Long before President Barack Obama and hundreds of pundits popularized the notion of “playing the long game” in seeking societal change, a 1917 editorial in the Times Literary Supplement stated: “The long game is the Church’s game.”
Having only seen this quote second hand, I do not know what exactly prompted a London editor, living through the slog of World War I, to turn to this saying. Yet the context of millions dead in Europe’s trenches – and with them, a civilization’s optimistic illusions about the inevitability of its moral and cultural march toward “progress” – gives a good clue. It’s not hard to imagine specific sources of discouragement during the savagery of the First World War and, a hundred years later, most of us can supply a ready list of our own disappointments with the current state of the world.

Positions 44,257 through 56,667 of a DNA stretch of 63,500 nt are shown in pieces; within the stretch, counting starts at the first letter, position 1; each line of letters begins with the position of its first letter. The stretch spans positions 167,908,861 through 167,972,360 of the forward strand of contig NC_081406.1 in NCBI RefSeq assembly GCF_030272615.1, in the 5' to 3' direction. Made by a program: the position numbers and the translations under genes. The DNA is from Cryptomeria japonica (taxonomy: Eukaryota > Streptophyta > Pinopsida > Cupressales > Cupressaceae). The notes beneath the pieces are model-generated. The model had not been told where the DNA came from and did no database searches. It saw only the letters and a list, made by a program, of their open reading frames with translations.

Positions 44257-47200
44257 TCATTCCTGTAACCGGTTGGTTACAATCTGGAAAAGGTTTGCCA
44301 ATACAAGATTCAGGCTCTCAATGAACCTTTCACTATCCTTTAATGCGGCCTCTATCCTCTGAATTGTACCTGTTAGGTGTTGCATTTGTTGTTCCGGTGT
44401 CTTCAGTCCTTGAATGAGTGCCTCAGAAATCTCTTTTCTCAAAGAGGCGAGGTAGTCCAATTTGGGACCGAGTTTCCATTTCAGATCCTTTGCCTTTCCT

We too need a reminder that the Church, indeed, is always playing the long game.
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